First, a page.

We then went to a meeting with representatives of Tropical Health Education Trust where the logistics of providing medications to Somaliland from overseas as donations was explained in detail. The current funding is time limited and at the moment longer-term provision has not been secured. We then visited an organisation called IPS, which is working to reduce maternal mortality and has provided Misoprostol to a limited number of maternity units in Somaliland. They were very interested in our charity’s contribution to the stubbornly high numbers of women dying in pregnancy and childbirth. On the way back to the accommodation, the team visited an orphanage which houses almost 100 children including 18 babies, one of whom was brought to the orphanage when only three days old.

Meetings were arranged for the weekend, so the team had a ‘day off’, part of which was spent with Fatima Ali when she provided lunch and relaxation ahead of a very full and eventful week.

Saturday 8 December

We met with the Minister of Health and his Deputy who were extremely grateful for the contributions of medications and for the proposal to link the mental health units.

Meeting the Somali Minister of Health, Dr Hussein Muhumad Mohamoud

Dr Hussein Muhumad Mohamoud expressed grave concern about the child mortality rates which are amongst the highest in the world with 50 per cent of deaths being neonatal, emphasising the fact that training and resources were desperately needed. The Health Minister agreed to provide a letter of support to the charity which he hopes will help with obtaining resources.

From the Ministry, the team visited the local TV station and spoke to their Director who agreed to help with coverage of the fund and an awareness raising event which was planned for Wednesday 12th December. A visit to the market then followed for some early Christmas shopping for unusual gifts, thus helping the local economy.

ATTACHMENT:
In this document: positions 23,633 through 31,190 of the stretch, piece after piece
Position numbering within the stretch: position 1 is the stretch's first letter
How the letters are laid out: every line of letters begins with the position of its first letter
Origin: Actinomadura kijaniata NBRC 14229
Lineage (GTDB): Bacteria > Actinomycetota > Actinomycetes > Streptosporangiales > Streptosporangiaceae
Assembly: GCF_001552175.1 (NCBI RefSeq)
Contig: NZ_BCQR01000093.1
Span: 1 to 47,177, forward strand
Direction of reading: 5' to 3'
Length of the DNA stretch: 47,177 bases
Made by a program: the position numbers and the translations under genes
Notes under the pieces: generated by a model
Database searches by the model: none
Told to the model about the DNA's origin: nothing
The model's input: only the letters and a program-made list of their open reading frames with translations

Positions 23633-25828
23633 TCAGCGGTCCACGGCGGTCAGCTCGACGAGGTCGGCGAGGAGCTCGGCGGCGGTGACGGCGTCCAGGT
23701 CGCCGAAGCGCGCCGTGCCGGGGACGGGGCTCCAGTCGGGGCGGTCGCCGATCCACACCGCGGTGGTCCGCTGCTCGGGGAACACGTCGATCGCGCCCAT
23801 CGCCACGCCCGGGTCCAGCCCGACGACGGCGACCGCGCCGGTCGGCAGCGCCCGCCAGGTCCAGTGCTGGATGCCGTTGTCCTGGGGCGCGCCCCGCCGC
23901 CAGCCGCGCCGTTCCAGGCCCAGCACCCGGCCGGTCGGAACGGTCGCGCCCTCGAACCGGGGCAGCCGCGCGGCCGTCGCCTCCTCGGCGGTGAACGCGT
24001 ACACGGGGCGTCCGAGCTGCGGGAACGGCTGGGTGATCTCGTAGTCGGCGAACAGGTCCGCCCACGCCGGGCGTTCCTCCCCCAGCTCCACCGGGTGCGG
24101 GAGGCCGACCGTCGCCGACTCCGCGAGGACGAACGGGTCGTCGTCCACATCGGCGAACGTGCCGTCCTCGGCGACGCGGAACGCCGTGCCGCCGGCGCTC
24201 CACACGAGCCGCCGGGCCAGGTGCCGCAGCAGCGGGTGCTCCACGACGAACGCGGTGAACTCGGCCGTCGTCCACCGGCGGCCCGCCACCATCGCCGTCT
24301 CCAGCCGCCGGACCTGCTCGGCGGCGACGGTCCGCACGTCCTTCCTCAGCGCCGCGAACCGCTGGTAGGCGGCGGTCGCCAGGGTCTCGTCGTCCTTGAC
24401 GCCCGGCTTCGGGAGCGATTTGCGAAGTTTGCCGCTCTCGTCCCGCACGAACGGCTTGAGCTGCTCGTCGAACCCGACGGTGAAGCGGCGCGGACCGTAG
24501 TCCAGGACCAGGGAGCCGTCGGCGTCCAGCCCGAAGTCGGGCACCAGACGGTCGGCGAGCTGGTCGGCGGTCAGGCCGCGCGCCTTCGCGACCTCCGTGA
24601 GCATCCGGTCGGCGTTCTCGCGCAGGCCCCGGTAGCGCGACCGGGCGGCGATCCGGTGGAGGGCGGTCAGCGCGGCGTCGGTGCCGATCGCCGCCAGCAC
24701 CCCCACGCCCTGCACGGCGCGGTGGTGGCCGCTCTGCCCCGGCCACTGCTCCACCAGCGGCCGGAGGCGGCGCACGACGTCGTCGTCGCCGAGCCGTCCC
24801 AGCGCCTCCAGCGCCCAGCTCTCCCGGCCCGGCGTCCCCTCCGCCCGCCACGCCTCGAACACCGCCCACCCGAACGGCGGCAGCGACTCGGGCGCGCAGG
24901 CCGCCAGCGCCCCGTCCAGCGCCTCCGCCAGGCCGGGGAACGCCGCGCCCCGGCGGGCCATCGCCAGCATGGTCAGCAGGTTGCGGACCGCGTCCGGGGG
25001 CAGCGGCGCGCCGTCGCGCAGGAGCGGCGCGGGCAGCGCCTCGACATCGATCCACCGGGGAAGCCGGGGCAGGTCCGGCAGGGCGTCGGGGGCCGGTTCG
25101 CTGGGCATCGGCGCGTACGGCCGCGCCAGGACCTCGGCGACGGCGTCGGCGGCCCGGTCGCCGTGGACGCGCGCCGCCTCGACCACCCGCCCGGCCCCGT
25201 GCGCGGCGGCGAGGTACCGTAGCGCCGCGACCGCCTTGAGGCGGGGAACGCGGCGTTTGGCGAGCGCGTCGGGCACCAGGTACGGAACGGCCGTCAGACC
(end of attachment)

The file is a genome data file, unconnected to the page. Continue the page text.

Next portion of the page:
Sunday 9 December

We met with the United Nations Population Fund, a wing of the UN which is mainly concerned with maternal/reproductive and child health. It is trying to attract appropriately experienced obstetric staff to provide skills training and support to local staff. The afternoon was spent planning the programme for the event and contacting significant individuals, before being taken to the National TV station to take part in a programme which will be transmitted worldwide to diaspora Somali communities via cable TV. The programme lasted 40 minutes and we were able to give a very honest and detailed account of their impressions so far.

Monday 10 December

An invitation to visit Salahiley Hospital had been received prior to our arrival.

The visit to Salahiley Hospital

Given the need for an armed guard for visits outside the capital we were offered the use of the Minister of Health’s vehicle, driver and armed guard. The village and hospital are around 90 minutes from Hargeisa, but for most of the journey, the roads were little more than a dried up river bed. As we were thrown around the vehicle, I couldn’t help thinking that as bad as it was for us, how awful it would be for a woman in labour!